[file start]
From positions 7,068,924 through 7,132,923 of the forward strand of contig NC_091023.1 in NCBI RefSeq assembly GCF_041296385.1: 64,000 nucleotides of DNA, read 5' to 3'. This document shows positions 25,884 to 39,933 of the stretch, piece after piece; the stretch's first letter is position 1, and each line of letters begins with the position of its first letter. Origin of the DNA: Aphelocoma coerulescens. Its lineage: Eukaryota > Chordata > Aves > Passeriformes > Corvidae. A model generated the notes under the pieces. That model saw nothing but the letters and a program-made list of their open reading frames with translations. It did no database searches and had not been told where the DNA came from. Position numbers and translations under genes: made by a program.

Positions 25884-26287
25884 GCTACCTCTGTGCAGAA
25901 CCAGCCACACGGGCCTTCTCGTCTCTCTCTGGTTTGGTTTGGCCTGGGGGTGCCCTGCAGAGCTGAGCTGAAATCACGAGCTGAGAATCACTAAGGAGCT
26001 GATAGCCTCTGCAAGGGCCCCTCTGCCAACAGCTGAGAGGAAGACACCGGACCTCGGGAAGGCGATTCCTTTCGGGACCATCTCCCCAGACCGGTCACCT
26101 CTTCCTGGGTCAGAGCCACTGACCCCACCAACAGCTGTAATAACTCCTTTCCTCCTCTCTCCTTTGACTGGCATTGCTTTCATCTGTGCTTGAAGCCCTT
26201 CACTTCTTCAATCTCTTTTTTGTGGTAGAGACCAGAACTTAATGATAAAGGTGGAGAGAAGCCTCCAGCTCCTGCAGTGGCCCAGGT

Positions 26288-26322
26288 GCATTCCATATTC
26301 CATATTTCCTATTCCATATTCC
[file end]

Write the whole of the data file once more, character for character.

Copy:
From positions 7,068,924 through 7,132,923 of the forward strand of contig NC_091023.1 in NCBI RefSeq assembly GCF_041296385.1: 64,000 nucleotides of DNA, read 5' to 3'. This document shows positions 25,884 to 39,933 of the stretch, piece after piece; the stretch's first letter is position 1, and each line of letters begins with the position of its first letter. Origin of the DNA: Aphelocoma coerulescens. Its lineage: Eukaryota > Chordata > Aves > Passeriformes > Corvidae. A model generated the notes under the pieces. That model saw nothing but the letters and a program-made list of their open reading frames with translations. It did no database searches and had not been told where the DNA came from. Position numbers and translations under genes: made by a program.

Positions 25884-26287
25884 GCTACCTCTGTGCAGAA
25901 CCAGCCACACGGGCCTTCTCGTCTCTCTCTGGTTTGGTTTGGCCTGGGGGTGCCCTGCAGAGCTGAGCTGAAATCACGAGCTGAGAATCACTAAGGAGCT
26001 GATAGCCTCTGCAAGGGCCCCTCTGCCAACAGCTGAGAGGAAGACACCGGACCTCGGGAAGGCGATTCCTTTCGGGACCATCTCCCCAGACCGGTCACCT
26101 CTTCCTGGGTCAGAGCCACTGACCCCACCAACAGCTGTAATAACTCCTTTCCTCCTCTCTCCTTTGACTGGCATTGCTTTCATCTGTGCTTGAAGCCCTT
26201 CACTTCTTCAATCTCTTTTTTGTGGTAGAGACCAGAACTTAATGATAAAGGTGGAGAGAAGCCTCCAGCTCCTGCAGTGGCCCAGGT

Positions 26288-26322
26288 GCATTCCATATTC
26301 CATATTTCCTATTCCATATTCC